# Solutions

1.

ounces of water in a bottle

3.

2

5.

–4

7.

–2

9.

The mean becomes zero.

11.

z = 2

13.

z = 2.78

15.

x = 20

17.

x = 6.5

19.

x = 1

21.

x = 1.97

23.

z = –1.67

25.

z ≈ –0.33

27.

0.67, right

29.

3.14, left

31.

33.

35.

between –5 and –1

37.

39.

41.

The lifetime of a wearable fitness device measured in years.

43.

P(x < 1)

45.

Yes, because they are the same in a continuous distribution: P(x = 1) = 0

47.

1 – P(x < 3) or P(x > 3)

49.

1 – 0.543 = 0.457

51.

0.0013

53.

0.1186

55.
2. 3, 0.1979
57.

0.154

58.

0.874

59.

0.693

60.

0.346

61.

0.110

62.

0.946

63.

0.071

64.

0.347

66.

c

68.
1. Use the z-score formula. z = –0.5141. The height of 77 inches is 0.5141 standard deviations below the mean. An NBA player whose height is 77 inches is shorter than average.
2. Use the z-score formula. z = 1.5424. The height 85 inches is 1.5424 standard deviations above the mean. An NBA player whose height is 85 inches is taller than average.
3. Height = 79 + 3.5(3.89) = 92.615 inches, which is taller than 7 feet, 8 inches. There are very few NBA players this tall so the answer is no, not likely.
70.
1. iv
2. Kyle’s blood pressure is equal to 125 + (1.75)(14) = 149.5.
72.

Let X = an SAT math score and Y = an ACT math score.

1. X = 720 : $z=720-520115=1.74z=720-520115=1.74$. The exam score of 720 is 1.74 standard deviations above the mean of 520.
2. z = 1.5
The math SAT score is 520 + 1.5(115) ≈ 692.5. The exam score of 692.5 is 1.5 standard deviations above the mean of 520.
3. = ≈ 1.59, the z-score for the SAT. = ≈ 1.70, the z-scores for the ACT. With respect to the test they took, the person who took the ACT did better (has the higher z-score).
75.

d

77.
1. X ~ N(66, 2.5)
2. 0.5404
3. No, the probability that an Asian male is over 72 inches tall is 0.0082
79.
1. X ~ N(36, 10)
2. The probability that a person consumes more than 40% of their calories as fat is 0.3446.
3. Approximately 25% of people consume less than 29.26% of their calories as fat.
81.
1. X = number of hours that a Chinese four-year-old in a rural area is unsupervised during the day.
2. X ~ N(3, 1.5)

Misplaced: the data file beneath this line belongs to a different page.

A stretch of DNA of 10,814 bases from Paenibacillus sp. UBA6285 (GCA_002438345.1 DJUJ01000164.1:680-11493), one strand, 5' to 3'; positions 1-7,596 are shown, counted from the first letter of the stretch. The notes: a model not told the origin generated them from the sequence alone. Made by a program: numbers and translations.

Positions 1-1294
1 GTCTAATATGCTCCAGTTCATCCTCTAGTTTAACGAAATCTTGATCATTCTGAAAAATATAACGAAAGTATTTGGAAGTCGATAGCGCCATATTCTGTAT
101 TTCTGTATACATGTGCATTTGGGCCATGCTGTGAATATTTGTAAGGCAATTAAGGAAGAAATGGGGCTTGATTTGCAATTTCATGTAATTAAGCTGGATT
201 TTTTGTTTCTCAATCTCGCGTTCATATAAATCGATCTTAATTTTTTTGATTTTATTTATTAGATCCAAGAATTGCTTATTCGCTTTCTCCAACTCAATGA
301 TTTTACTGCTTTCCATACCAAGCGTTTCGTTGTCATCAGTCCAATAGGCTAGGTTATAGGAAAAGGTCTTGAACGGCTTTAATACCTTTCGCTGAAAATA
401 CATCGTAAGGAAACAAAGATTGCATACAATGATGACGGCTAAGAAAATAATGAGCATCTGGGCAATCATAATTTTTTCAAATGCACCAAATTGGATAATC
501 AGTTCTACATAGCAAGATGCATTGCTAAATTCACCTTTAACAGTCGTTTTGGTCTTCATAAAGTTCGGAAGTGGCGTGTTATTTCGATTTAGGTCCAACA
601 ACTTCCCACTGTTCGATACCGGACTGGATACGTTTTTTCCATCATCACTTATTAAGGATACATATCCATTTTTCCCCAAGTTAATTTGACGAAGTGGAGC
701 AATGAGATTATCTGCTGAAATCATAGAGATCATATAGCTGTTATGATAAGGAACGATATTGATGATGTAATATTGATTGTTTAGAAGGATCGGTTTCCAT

3. The probability that the child spends less than one hour a day unsupervised is 0.0918.
4. The probability that a child spends over ten hours a day unsupervised is less than 0.0001.
5. 2.21 hours
83.
1. X = the distribution of the number of days a particular type of criminal trial will take
2. X ~ N(21, 7)
3. The probability that a randomly selected trial will last more than 24 days is 0.3336.
4. 22.77
85.
1. mean = 5.51, s = 2.15
5. X ~ N(5.51, 2.15)
6. 0.6029
7. The cumulative frequency for less than 6.1 minutes is 0.64.
8. The answers to part f and part g are not exactly the same, because the normal distribution is only an approximation to the real one.
9. The answers to part f and part g are close, because a normal distribution is an excellent approximation when the sample size is greater than 30.
10. The approximation would have been less accurate, because the smaller sample size means that the data does not fit normal curve as well.
88.
• n = 100; p = 0.1; q = 0.9
• μ = np = (100)(0.10) = 10
• σ = $npq npq$ = $(100)(0.1)(0.9) (100)(0.1)(0.9)$ = 3
1. $z=±1: x1=µ+zσ=10+1(3)=13z=±1:x1=µ+zσ=10+1(3)=13$ and $x2=µ–zσ=10–1(3)=7.68%x2=µ–zσ=10–1(3)=7.68%$ of the defective cars will fall between seven and 13.
2. $z=±2: x1=µ+zσ=10+2(3)=16z=±2:x1=µ+zσ=10+2(3)=16$ and $x2=µ–zσ=10–2(3)=4. 95 %x2=µ–zσ=10–2(3)=4. 95 %$ of the defective cars will fall between four and 16
3. $z=±3: x1=µ+ zσ=10+3(3)=19z=±3:x1=µ+zσ=10+3(3)=19$ and $x2=µ–zσ=10–3(3)=1. 99.7%x2=µ–zσ=10–3(3)=1. 99.7%$ of the defective cars will fall between one and 19.
90.
• n = 190; p = $1 5 1 5$ = 0.2; q = 0.8
• μ = np = (190)(0.2) = 38
• σ = $npq npq$ = $(190)(0.2)(0.8) (190)(0.2)(0.8)$ = 5.5136
1. For this problem: P(34 < x < 54) = 0.7641
2. For this problem: P(54 < x < 64) = 0.0018
3. For this problem: P(x > 64) = 0.0000012 (approximately 0)
92.
1. 24.5
2. 3.5
3. Yes
4. 0.67
93.
1. 63
2. 2.5
3. Yes
4. 0.88
94.

0.02

95.

0.37

96.

0.50